The Pan-African Mosquito Association’s Women in Vector Control Excellence Awards
On this International Day of Women and Girls in Science, I am delighted to share that the Pan-African Mosquito Control Association (PAMCA) has awarded me with a prize for the Women in Vector Control (WIVC) Excellence Awards, as Runner Up in the Senior Career category.
The WIVC program aims at strengthening the role of women in the control and elimination of vector-borne diseases, and I am honoured to receive this prize among a group of phenomenal women working in this field. I would like to congratulate the other prize winners: Jessy Goupeyou-Youmsi, Rosalia Joseph, Evelyn Olanga and Dr. Chioma Amajoh.
The award means a lot both to me and my team. One of my goals is to build a strong research team of women in social sciences to tackle preventable and treatable diseases. We need more women scientists in sociology, anthropology economy, biology, entomology and so on in this field of work because diseases like malaria impact every aspect of our society.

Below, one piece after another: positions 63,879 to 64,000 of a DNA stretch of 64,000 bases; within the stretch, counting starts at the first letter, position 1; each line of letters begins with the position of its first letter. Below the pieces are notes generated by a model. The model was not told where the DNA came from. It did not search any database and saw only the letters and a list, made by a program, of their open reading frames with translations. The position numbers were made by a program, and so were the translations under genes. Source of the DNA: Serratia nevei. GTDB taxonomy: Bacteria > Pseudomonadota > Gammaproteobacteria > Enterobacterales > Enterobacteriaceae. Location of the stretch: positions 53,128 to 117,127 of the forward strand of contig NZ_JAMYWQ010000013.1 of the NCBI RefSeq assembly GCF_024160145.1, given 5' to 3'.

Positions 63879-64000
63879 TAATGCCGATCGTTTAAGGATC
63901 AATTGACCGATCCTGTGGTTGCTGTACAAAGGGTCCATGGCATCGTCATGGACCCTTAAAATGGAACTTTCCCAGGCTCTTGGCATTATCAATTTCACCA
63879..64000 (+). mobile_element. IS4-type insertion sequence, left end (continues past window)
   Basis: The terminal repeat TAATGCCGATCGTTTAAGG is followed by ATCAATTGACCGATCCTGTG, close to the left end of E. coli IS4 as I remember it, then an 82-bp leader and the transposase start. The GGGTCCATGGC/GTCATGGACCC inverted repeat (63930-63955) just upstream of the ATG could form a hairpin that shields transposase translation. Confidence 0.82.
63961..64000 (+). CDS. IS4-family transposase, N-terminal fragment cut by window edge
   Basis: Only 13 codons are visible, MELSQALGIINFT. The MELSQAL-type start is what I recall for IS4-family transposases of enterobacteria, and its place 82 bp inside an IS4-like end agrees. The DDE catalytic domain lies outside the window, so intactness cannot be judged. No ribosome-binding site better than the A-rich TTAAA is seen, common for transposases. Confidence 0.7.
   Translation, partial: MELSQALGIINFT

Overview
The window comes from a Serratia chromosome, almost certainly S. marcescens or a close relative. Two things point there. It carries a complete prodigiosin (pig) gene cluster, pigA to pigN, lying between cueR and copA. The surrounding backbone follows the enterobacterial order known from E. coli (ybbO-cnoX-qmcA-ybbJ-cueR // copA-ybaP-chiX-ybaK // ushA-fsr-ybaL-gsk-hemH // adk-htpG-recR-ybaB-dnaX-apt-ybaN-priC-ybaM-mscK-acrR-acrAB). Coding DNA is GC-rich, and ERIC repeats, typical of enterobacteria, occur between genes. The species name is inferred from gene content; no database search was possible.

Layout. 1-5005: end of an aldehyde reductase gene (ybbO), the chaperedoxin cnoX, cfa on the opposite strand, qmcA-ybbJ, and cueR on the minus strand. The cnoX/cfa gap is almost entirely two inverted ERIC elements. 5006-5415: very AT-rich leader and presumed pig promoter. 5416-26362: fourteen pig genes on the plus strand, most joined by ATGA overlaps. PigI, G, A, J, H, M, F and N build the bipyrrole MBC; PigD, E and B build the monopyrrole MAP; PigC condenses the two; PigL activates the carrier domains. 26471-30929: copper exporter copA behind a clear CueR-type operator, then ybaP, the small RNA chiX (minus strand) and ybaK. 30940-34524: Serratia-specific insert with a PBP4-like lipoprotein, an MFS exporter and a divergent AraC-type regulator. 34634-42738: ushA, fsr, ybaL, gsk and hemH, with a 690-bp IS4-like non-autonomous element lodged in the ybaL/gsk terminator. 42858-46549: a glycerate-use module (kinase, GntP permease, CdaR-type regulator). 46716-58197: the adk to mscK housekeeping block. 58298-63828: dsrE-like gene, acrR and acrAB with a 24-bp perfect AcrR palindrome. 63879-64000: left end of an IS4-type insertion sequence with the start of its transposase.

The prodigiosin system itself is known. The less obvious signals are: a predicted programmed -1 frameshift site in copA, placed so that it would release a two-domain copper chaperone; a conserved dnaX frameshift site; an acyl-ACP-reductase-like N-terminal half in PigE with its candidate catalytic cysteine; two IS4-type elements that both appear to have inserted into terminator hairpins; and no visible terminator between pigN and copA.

Through my training and career, I have developed an interest in malaria research from an anthropological point of view. I am passionate about community engagement and eliciting the community’s views for future technologies for malaria.
In a world where civil society is often marginalised from development projects, my work is driven by putting communities at the forefront of vector control programming and research through extensive and ethical community engagement.
This award will give me the opportunity to broaden my research in vector-borne diseases and will help turn this vision into reality.